Empowering Women: Both Near and Far


The glass ceiling. It is a term that has been in circulation for almost three decades now which was made in reference to an invisible barrier. This barrier tends to target females without regard to their education, commitment or capabilities. The term dates back in print to 1984 and has been utilized ever since to address the ever so frustrating issue of women in the workplace.

The United States is a land of equality and equal opportunity, debatably. Specifically looking at corporate America, gender plays just as much of a deciding factor in some regards as a person’s educational credentials. Alice Sargent put this into print in 1987 in her book, ‘The Androgynous Manager,’ “Women in corporate America are bumping their heads on the glass ceiling” (Bradley, 2011). 1987 was over twenty years ago when this issue first started getting publicity. Unfortunately, the topic is still debatable today and stretches outside the borders of the United States.

The United States has made strides to dismiss this term and take the glass ceiling out of existence. Even with these first attempts dating back to the 1980s, some would say we have not completely shattered the ceiling yet. Sandra Day O’Connor was a face of hope for many females. She heard her initial case as the first woman on the Supreme Court thirty one years ago. Today, females comprise of almost half of all graduating law school students, and yet only represent less than one-third of American lawyers (The New York Times, 2011). A 23 percentage point earnings gap stands between the genders in the workforce as well (Lang, 2010). These statistics don’t give credit to changes that have been implemented, however, they do highlight that we cannot be satisfied with the present.

However, women in America are not the only ones who have encountered strife. The strides that the U.S. has been able to achieve have not been so attainable for countries across the sea. The Middle East and North Africa have been taking steps towards equality between women and men, but a prevalent gender-based gap remains (Freedom House, 2010). In order to help combat this, many strides have been taken to secure women with the same rights males’ experience. Secretary of State, Hilary Clinton, has been a face for women’s rights over the past decade and she has not limited her assistance to just the United States.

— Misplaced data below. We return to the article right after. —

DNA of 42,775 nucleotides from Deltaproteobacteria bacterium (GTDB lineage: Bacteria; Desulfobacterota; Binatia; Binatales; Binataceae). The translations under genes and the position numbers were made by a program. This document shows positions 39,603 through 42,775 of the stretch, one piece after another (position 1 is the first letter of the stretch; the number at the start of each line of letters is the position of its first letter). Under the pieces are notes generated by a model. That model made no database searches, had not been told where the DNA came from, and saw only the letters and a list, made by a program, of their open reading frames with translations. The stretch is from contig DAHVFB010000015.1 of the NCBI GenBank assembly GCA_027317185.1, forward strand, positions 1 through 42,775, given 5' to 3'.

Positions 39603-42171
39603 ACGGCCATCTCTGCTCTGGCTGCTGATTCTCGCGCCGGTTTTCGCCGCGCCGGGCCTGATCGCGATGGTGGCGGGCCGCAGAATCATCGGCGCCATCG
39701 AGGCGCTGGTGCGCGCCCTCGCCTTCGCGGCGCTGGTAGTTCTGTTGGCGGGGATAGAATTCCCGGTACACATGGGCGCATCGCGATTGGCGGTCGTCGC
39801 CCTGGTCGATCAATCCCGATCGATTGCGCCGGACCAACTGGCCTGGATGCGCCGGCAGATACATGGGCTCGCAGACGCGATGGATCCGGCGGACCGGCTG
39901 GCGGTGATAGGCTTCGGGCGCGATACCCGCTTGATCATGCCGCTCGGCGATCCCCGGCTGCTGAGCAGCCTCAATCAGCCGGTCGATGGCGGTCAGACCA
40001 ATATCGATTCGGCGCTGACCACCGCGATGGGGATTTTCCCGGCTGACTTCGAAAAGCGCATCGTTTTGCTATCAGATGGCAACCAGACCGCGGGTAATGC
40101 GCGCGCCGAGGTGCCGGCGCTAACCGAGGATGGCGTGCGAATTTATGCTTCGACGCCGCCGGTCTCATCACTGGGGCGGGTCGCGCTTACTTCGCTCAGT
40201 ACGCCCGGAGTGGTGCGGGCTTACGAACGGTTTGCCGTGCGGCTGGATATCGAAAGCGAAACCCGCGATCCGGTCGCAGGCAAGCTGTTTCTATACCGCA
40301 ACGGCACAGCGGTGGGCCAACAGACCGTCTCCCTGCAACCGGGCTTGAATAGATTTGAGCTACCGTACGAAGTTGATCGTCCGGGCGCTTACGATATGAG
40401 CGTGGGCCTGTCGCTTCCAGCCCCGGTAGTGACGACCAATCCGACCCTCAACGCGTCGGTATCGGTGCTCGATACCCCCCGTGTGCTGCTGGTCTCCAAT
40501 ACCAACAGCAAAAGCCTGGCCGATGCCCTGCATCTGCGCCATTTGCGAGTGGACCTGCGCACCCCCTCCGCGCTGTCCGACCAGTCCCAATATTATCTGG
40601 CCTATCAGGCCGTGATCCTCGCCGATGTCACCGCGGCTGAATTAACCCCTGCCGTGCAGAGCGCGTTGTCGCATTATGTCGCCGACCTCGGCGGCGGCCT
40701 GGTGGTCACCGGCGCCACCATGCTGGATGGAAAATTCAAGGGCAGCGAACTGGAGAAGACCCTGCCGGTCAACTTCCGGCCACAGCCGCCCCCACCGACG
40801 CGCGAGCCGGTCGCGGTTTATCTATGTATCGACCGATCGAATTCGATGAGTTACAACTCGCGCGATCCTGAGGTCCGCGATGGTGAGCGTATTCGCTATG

Clinton is using TechWomen to engage the U.S. in “smart power diplomacy.”

In 2011, Clinton launched a program that embraces her vision of “smart power.” In hopes to equip women of the Middle East and North African countries (MENA) such as Algeria, Egypt, Jordan, Lebanon, and Yemen, the TechWomen program aims to harness the power of technology and innovation to empower women and girls. The initiative partners women from MENA and the United States “for a professional mentorship and exchange program at leading companies in the United States” (TechWomen, 2011). By utilizing the resources available and giving them opportunities to pursue careers, the hope is to support the next generation of women in technology-based fields.

On September 5, 2012, 42 women from the Middle East and North Africa arrived in San Francisco to launch the TechWomen program. With their American counterparts, they are beginning their five-week long mentoring program. Further in the year, the American mentors will take a trip to the Middle East and North Africa where they will have workshops for women already in the technology sector, and for young girls interested in pursuing the field. Thirty leading U.S. technology companies are serving as mentors this year, ten more than the inaugural group in 2011 (U.S. Department of State, 2012). The TechWomen program implements professional and cultural enrichment activities that empower both sides of the partnership, giving hope and creating relationships.

This mentor and mentee duo participated in the TechWomen program in 2011.

The glass ceiling may still be a thing of the present, but with programs such as TechWomen, it is being more than cracked. This program creates international relationships that better educate both sides, in addition to empowering women. The pairing of cultural enrichment and knowledge growth has the potential to be a deadly combination for the glass ceiling.

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One thought on “Empowering Women: Both Near and Far

  1. It amazes me that there are more women in the United States then men, and our whole governmental system is being ran by men. It is sad that men are seen as supperior to women, in most cases that is. Women can’t be taken seriously in corporate America, and it is hard to believe that we really have a say in major decisions that our country faces.
    It’s so sad to think that women in other countries across the world are facing the same struggles, if not worse than the United States. Women not being able to go to school, or have a job, or be able to do things on their own in some countries is very interesting. That is all that they know most likely, so it might not seem like an issue to them. It is hard to compare equality to anything because there has never been true equality anywhere in the world. Where men are equal to women, they have the same rights, and are involved equally in the same activities and organizations. Hopefully we, the United States and other countries around the world, can continue to make progress on breaking the glass ceiling.

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